A two-day celebration of music, local food and, of course, viticulture at the Ajimu Winery.
Introduced to Japan in the 19th Century, beer has long been the nation’s favourite tipple and today accounts for approximately two-thirds of alcohol consumption. It is so popular that almost any meal or other event will start with a ‘Kampai!’ salutation followed in short succession by a mouthful, or occasionally a whole glass, of beer. And with good reason, as Japanese beers are of great quality and taste.
An essential ingredient is the purity of the water, which was the determining factor in Sapporo establishing their Hita brewery, which supplies all of west Japan including Kyushu, in 2000. Sited on a hill across the Mikuma-gawa river from the town centre, this state-of-the-art facility is open to the public for tours that introduce the interesting history of the Sapporo Beer Company, which was founded in 1876 making it Japan’s oldest beer brewer, and its famed pilsner-style beers. One tour focuses on the ‘Kuro’ Black Label, which has become a representative Japanese beer both within Japan and overseas. The other introduces Yebisu, which is little-known outside Japan, but has long been Japan’s premium beer. First produced in 1890 it has been made according to the Reinheitsgebot German Purity Beer Law ever since.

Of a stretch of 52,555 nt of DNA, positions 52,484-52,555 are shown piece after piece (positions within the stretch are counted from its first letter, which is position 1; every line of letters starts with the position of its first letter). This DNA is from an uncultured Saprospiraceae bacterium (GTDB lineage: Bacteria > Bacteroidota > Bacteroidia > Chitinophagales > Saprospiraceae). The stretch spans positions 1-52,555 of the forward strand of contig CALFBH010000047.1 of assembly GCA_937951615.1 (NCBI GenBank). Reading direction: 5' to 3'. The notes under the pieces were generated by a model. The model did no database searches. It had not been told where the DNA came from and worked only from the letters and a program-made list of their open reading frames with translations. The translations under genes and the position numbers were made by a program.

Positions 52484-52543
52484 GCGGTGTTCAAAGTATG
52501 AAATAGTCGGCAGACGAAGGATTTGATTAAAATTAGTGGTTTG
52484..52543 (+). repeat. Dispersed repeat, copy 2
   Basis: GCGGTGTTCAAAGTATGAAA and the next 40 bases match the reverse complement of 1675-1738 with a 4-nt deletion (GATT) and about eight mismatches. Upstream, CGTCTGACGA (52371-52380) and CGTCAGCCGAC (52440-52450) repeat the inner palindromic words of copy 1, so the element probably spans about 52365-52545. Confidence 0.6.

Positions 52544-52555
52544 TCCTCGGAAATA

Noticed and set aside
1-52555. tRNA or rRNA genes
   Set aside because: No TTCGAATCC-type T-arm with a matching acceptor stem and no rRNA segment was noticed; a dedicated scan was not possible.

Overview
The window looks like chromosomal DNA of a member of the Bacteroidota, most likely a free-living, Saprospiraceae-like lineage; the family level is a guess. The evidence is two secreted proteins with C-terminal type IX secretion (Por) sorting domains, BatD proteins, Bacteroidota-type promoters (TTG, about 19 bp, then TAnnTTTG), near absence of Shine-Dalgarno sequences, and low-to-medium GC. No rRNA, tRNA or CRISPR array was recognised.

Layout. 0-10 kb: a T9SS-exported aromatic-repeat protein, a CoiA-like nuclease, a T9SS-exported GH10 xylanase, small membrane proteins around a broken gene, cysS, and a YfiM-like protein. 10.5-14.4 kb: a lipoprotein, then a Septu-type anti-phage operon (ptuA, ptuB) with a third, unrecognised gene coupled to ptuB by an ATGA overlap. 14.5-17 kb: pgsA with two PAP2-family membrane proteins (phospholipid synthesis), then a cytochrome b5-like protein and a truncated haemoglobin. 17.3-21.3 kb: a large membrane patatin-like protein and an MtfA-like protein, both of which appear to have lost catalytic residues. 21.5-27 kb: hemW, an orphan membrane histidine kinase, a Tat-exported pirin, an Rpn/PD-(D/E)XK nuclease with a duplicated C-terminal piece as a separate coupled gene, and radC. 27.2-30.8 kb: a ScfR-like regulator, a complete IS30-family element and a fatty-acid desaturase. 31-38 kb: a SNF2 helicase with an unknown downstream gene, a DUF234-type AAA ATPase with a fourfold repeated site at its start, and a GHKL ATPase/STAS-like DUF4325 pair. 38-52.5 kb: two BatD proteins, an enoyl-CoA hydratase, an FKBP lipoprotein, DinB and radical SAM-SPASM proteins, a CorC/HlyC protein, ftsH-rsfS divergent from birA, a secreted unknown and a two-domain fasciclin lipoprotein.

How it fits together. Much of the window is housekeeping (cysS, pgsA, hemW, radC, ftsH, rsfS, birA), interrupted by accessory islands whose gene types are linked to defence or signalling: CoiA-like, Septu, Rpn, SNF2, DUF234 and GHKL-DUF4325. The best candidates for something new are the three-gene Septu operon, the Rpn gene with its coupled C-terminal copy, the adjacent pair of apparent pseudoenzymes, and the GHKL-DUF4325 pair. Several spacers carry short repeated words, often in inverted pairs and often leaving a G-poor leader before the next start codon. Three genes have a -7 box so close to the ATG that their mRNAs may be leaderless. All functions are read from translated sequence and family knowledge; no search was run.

Both tours, which cost JPY500 each, conclude with a tasting session and a demonstration of how to pour the perfect glass of beer from a can. However, for those who need to further quench their thirst, within the brewery’s grounds is a beerhall, where the party can continue until 10pm. A gift shop also sells beer paraphernalia and packs of beer that include worthy seasonal brews, which are not-widely available even when in season.
For hardened beer fans, Kirin, one of Sapporo Brewery’s big rivals, also runs tours at its Kyushu brewery, which is about 20 kilometres away in Asakura, Fukuoka Prefecture. Its big seller, Ichiban Shibori beer, is the prime feature here.